We’ve all been here. The staff meeting overran by about 20 minutes. If you’re like me, you’ll have already texted your other half to tell him he'd better have a bloody big glass of gin ready or a huge bar of chocolate in the cupboard because nobody is as tired as I feel right now. I get in, collapse on the sofa after being mauled by 2 over-excited dogs and snuggle up with my two little girls who haven’t seen me in daylight for three days. I muster up all the energy I can not to show them how ridiculously exhausted I am, lie there while they stick playdoh to my face and try to leave the classroom behind for the next hour before bedtime.
Once the chaos of the house has died down and my thoughts finally have time to settle, I remember. This isn’t it. This isn’t the end of the day. There’s 30 books in my boot that I need to mark because we’re writing the next paragraph of our descriptive piece tomorrow, and I know for sure that little Johnny hasn’t written anything more than his date and Susie wrote three pages as one complete sentence. So I traipse out to the car, drag a broken carrier bag of books out onto the sofa, stick the latest Netflix series on and get to it.
Before the clock strikes 9, I write ‘remember capital letters and full stops’ in ten Year 6 children’s books, despairing that they need to use semi colons before we get to Christmas. There I stay, until all that’s left are three books of children I either can’t read because their handwriting is incomprehensible, or I’ve had too many gins. Before I know it, it’s Thursday night…Friday night… a never-ending marking Groundhog Day nightmare.
So why do we do it? Did this never-ending marking cycle ever actually have a huge effect on attainment in my class? Absolutely not. Did children appreciate that I spent every single night marking 30 books for 2 or three hours? Nope!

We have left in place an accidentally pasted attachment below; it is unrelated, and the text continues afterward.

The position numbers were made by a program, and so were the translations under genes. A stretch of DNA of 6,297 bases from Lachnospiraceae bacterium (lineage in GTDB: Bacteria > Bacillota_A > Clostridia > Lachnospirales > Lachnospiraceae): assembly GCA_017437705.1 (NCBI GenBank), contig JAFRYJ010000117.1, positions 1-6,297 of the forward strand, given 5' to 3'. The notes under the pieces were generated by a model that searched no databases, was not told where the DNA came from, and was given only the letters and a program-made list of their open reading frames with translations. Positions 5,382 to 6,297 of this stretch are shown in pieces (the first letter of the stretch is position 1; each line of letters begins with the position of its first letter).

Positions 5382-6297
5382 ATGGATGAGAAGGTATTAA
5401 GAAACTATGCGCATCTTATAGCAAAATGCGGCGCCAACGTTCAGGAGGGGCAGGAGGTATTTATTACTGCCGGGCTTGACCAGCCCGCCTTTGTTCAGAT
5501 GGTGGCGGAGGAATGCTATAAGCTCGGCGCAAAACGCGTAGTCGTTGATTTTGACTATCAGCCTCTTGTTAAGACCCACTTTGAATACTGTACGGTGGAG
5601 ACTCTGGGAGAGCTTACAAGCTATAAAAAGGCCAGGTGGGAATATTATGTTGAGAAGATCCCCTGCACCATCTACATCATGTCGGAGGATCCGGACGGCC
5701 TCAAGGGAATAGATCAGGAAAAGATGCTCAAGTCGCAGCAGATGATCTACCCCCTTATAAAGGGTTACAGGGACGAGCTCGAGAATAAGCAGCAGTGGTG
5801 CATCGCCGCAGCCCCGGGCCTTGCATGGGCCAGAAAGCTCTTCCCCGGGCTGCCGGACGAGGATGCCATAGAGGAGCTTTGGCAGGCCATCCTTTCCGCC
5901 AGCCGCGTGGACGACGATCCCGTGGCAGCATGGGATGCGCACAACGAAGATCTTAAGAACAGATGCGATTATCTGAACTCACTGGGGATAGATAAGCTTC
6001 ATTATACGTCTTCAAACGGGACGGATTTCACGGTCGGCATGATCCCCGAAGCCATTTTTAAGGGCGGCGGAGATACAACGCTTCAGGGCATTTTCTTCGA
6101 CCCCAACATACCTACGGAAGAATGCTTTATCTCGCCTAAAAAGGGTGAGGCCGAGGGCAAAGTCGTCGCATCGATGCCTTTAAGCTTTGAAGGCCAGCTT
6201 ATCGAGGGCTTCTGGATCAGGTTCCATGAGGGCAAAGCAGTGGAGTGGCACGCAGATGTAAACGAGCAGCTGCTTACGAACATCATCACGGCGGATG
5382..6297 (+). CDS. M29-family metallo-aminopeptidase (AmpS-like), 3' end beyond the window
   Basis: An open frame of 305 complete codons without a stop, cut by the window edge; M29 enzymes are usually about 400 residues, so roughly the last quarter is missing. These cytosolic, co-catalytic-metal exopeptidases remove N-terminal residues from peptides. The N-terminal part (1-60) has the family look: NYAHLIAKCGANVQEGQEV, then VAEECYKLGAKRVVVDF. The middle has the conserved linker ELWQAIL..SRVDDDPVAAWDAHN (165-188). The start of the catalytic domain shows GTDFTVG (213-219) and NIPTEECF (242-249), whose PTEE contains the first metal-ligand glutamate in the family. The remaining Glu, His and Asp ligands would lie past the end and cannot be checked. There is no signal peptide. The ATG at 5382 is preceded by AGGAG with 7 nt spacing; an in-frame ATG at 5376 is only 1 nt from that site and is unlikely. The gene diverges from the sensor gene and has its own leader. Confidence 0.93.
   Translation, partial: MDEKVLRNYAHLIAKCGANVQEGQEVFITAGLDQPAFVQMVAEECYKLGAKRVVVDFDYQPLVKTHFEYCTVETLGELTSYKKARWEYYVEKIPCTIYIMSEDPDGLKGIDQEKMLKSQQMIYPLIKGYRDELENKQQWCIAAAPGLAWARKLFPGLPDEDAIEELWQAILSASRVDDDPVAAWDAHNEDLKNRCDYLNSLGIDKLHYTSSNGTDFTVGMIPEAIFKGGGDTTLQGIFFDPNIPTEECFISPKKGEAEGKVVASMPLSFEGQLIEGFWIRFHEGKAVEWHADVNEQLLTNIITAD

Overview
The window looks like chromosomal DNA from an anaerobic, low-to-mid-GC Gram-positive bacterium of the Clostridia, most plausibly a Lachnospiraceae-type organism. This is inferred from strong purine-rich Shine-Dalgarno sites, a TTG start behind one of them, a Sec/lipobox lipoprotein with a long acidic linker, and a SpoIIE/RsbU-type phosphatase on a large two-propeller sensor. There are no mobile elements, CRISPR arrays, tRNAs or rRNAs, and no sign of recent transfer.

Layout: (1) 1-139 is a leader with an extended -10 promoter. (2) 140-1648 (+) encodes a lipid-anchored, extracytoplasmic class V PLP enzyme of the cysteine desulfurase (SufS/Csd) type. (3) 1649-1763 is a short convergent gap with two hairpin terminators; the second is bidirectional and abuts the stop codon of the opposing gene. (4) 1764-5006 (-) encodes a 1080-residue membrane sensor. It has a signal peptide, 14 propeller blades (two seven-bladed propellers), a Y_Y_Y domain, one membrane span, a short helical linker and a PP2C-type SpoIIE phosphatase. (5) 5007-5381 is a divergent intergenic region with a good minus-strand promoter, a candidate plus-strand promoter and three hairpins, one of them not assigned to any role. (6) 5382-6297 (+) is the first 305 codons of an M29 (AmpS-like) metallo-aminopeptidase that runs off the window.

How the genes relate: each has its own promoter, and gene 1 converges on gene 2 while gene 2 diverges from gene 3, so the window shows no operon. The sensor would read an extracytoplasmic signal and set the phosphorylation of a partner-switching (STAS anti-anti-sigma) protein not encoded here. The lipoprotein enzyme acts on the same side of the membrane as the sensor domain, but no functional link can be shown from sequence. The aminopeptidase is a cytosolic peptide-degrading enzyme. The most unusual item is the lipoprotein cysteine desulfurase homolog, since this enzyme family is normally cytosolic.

If you’re lucky like me, you’ll be part of or have a senior leadership team which is willing to take risks, explores new movements in education and wants the staff in their school to work as efficiently as possible. There’d been a few posts on Facebook about ‘whole-class marking’ I’d spotted but mostly on KS3/4 groups. Looking into it a bit further, I realised how much time we would save as a staff if we didn’t mark: we gave feedback.
Having just attended a course on effective feedback in the classroom, it linked so well. Children need feedback: they need to trust that you care so that they will care enough to improve. Our whole marking policy changed to a feedback policy and my whole way of teaching changed completely. I’ll go into our feedback policy at a later date as I think it’s something that would enlighten so many teachers as it did our school.
So after researching countless existing feedback sheets, I came up with the one we have now. Each section is integral to the effective feedback I would give a class. So how does it work? Well sometimes our teachers still have that pile of 30 books to look at, but now, rather than spending time and ink writing the same comment in each book, they will skim read each book, jot down notes in the relevant section of the feedback sheet, circle, highlight and annotate a few things in books which are integral to that particular child, but otherwise everything goes on that one sheet. Before the next day comes, instead of spending evenings marking, teachers are playing in their heads exactly what that feedback has told them. What does that feedback tell me about what I need to teach tomorrow? Who hasn’t quite got it? Who really got it and needs challenging further?
In a different colour I annotate my feedback sheet with what I’m going to do tomorrow. The feedback sheet is no good if you write it all down and do nothing with it. All that information is like absolute gold dust. Use it. Make your teaching time the most effective it can be by teaching what they need, not what you planned you would do last Saturday night on your laptop.
I’m going to do a few more blog posts in the future with a bit more detail about whole class marking, so please look out for that. I know there’s lots of Twitter talk about this at the moment so I would love to hear your thoughts! If you have used our feedback book and want to guest post here about how it's changed your teaching, I'd love to hear from you so please send me an email.